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apologetical (comparative more apologetical, superlative most apologetical)

  1. apologetic
    • 1899, Aubrey Stewart & George Long, Plutarch's Lives, Volume II[1]:
      Zachariae has drawn the character of Sulla in an apologetical tone.
    • 1895, Alexander Whyte, Jacob Behmen[2]:
      I shall not attempt to enter on the thorny thicket of Jacob Behmen's polemical and apologetical works.
    • 1886, Arthur Griffiths, The Thin Red Line; and Blue Blood[3]:
      The party was by way of being musical--that is to say, a famous pianist had been engaged to let off a lot of rockets from his finger-tips, and a buffo singer from the opera roared out his "Figaro la, Figaro qua," with all the strength of his brazen lungs; while one or two gifted amateurs sang glees in washed-out, apologetical accents, which were nearly lost in the din of the room.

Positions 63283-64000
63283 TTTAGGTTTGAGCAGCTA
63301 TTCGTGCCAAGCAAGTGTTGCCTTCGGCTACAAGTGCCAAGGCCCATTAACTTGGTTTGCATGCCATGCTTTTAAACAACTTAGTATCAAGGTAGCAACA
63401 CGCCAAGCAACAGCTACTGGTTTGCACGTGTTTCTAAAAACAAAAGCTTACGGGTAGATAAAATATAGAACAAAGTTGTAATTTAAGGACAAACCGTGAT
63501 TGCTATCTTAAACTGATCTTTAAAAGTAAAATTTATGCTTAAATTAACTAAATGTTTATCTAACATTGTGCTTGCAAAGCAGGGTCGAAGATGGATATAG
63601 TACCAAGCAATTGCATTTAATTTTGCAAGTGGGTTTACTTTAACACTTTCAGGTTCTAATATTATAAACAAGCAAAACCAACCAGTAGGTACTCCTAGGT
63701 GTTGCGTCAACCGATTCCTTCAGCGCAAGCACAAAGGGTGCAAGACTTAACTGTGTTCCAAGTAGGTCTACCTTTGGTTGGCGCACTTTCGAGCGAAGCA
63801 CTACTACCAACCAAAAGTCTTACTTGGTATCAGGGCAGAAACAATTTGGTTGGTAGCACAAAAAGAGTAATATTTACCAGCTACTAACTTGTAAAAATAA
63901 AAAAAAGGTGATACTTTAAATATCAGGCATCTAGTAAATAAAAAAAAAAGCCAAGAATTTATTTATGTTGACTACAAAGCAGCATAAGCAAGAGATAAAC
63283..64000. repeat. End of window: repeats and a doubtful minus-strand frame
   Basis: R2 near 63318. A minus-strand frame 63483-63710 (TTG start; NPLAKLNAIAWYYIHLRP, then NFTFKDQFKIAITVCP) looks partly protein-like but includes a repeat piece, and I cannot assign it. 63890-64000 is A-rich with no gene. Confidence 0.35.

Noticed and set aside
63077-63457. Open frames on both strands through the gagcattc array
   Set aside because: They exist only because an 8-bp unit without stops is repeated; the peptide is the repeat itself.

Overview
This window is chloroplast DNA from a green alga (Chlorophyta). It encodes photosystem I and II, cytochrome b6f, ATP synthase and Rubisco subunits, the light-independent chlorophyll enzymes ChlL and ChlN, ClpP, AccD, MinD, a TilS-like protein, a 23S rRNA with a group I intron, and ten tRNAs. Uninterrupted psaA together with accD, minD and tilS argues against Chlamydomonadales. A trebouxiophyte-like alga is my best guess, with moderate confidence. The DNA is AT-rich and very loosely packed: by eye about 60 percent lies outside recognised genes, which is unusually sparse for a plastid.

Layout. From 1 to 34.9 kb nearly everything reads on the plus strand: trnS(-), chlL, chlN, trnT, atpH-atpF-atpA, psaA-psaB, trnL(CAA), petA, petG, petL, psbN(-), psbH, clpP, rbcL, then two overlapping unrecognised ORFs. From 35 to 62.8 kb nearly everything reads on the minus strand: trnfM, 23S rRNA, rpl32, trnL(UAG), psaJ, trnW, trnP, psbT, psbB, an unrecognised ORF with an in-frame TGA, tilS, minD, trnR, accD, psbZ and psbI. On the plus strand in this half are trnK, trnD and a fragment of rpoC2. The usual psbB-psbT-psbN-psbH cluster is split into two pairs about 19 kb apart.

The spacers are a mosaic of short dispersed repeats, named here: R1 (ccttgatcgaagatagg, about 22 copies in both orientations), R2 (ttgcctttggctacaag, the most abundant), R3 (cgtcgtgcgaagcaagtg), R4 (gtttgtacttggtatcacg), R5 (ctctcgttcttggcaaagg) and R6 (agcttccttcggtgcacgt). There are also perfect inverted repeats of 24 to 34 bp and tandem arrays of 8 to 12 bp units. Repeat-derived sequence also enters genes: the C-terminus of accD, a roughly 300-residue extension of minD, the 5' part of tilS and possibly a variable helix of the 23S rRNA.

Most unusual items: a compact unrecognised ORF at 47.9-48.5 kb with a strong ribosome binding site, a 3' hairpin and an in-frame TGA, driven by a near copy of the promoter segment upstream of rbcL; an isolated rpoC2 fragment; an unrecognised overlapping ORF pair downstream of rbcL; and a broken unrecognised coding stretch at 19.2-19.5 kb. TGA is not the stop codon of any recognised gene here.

• 1881, Isaac D'Israeli, Curiosities of Literature, Vol. 1 (of 3)[4]:
      It is on the misconception of the mild apologetical reply of Jesus, indeed, that religious fanatics have really considered, that, to be careless of their dress, and not to free themselves from filth and slovenliness, is an act of piety; just as the late political fanatics, who thought that republicanism consisted in the most offensive filthiness.
    • 1854, Thomas Moore, Life of Lord Byron, Vol. III[5]:
      "I would have written to him, but a few words from you will go further than all the apologetical sesquipedalities I could muster on the occasion.
    • 1832, Oliver Wendell Holmes, Sr. (The Physician and Poet not the Jurist), The Complete PG Works of Oliver Wendell Holmes, Sr.[6]:
      The poor little Scarabee began fidgeting round about this time, and uttering some half-audible words, apologetical, partly, and involving an allusion to refreshments.